What Is… Paranoia

Characteristics of paranoia

In this series, I dig a little deeper into the meaning of psychological terms. This week’s term is paranoia.

Kind of like anxiety and depression, the word paranoia often gets tossed around fairly loosely in common parlance, but in a psychological/psychiatric sense, it has far more significance. Google Dictionary defines paranoia as:

“A mental condition characterized by delusions of persecution, unwarranted jealousy, or exaggerated self-importance, typically elaborated into an organized system. It may be an aspect of chronic personality disorder, of drug abuse, or of a serious condition such as schizophrenia in which the person loses touch with reality.”

It also gives this sub-definition: “Suspicion and mistrust of people or their actions without evidence or justification.”

Wikipedia differentiates paranoia from phobias and other irrational fears, as paranoia contains an element of blaming other(s). Someone who’s paranoid may also be likely to attribute greater significance to coincidences.

Psychosis and paranoia

Paranoid patterns of thinking can occur outside of psychosis, but paranoia is perhaps most commonly recognized as being the basis of paranoid delusions. Delusions involve beliefs that are not based in reality but are firmly held onto despite all evidence to the contrary. Delusions are a type of psychotic symptom, and paranoid delusions may be accompanied by hallucinations related to the delusional themes.

Paranoid delusions occur in illnesses like schizophrenia and schizoaffective disorder, but may also occur in other illnesses, including mood disorders. Drugs, particularly crystal methamphetamine, can also trigger paranoid delusions.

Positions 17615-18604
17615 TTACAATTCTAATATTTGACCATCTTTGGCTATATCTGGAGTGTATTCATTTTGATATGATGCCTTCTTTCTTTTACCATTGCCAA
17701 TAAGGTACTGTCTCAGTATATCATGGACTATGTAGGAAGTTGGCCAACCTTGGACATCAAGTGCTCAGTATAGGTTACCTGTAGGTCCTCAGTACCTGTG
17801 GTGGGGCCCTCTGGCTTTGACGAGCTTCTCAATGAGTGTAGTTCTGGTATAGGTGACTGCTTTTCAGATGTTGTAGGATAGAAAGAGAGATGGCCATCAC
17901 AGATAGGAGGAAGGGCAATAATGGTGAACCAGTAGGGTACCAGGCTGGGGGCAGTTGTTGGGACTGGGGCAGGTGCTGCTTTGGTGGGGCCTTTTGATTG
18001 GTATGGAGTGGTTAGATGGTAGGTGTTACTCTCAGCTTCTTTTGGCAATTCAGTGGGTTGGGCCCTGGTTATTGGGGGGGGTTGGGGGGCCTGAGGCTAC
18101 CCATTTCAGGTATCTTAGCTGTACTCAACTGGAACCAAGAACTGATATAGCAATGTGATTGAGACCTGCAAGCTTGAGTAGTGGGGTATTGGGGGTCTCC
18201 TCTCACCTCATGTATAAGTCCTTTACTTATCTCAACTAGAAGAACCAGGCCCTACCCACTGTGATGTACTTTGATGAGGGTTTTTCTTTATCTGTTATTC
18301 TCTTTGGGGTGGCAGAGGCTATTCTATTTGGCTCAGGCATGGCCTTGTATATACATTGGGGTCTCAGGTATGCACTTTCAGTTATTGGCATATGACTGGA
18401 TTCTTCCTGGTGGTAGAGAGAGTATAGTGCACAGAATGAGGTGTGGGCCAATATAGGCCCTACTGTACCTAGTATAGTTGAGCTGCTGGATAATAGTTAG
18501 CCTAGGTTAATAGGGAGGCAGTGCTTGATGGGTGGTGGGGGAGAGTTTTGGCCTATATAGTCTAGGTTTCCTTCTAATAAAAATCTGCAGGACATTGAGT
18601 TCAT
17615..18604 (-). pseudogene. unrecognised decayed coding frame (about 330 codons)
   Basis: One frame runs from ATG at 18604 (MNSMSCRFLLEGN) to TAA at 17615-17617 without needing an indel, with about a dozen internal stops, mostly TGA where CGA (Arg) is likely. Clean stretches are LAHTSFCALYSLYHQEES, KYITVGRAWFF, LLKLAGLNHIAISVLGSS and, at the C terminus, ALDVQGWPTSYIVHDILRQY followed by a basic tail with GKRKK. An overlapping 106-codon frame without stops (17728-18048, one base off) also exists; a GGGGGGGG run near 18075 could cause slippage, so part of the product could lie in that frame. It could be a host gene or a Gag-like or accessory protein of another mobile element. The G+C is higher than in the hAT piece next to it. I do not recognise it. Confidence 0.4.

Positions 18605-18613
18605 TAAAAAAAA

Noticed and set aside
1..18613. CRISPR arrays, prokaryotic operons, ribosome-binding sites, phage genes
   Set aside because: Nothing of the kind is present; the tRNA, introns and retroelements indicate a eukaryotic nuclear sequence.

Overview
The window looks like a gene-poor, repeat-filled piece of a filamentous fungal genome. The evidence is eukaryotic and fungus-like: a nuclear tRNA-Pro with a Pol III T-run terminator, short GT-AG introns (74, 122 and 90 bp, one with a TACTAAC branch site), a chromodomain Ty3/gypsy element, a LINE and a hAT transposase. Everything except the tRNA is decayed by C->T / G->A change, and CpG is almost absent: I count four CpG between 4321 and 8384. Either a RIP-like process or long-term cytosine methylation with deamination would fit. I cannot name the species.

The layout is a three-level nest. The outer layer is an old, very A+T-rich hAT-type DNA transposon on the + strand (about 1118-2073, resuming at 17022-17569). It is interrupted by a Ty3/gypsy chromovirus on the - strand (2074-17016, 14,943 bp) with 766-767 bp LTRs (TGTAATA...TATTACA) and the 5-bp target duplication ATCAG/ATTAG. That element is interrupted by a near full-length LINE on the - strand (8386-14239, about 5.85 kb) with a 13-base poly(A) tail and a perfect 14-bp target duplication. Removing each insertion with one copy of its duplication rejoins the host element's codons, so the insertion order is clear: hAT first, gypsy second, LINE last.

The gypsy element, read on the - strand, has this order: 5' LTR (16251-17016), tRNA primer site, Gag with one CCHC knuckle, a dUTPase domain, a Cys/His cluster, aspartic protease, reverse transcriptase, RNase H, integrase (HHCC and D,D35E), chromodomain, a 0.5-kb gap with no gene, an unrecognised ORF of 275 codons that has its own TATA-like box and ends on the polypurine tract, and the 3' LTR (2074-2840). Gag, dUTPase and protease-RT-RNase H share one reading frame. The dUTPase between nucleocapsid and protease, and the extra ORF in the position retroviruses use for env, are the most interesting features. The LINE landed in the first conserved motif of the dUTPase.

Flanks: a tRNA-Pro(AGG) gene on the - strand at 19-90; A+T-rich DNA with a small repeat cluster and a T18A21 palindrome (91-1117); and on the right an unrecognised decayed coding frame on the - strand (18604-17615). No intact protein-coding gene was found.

Paranoid personality disorder

Paranoia may also occur in the context of paranoid personality disorder. Someone with paranoid PD isn’t delusional, but they have a longstanding pattern of suspicion and mistrust.

Symptoms of paranoid personality disorder include:

  • Suspicion that they are being harmed by others, despite no evidence to support this
  • Preoccupation with doubts about the loyalty of people in their lives, including partner’s fidelity, without any basis for these doubts
  • Reluctance to share things with others due to excessive concerns that the information will be used to try to harm them
  • Interprets things others say/do as being meant to demean/threaten them or attack their reputation, and quick to react with anger or counterattack

Associated psychological biases

Social circumstances have a significant influence on the tendency to develop paranoia. Feelings of powerlessness, external control over one’s circumstances, and victimization can contribute to paranoia, and lower socioeconomic status can heighten these effects.

Certain cognitive biases often accompany paranoia. The sinister attribution error involves overestimating the untrustworthiness of others. Paranoid individuals tend to have a disproportionately self-referential perspective on social interaction, such that the actions of others are seen as being particularly directed at the self. They also tend to have an exaggerated perception of conspiracy, with an overestimation of the likelihood that others’ actions are coordinated against the paranoid individual.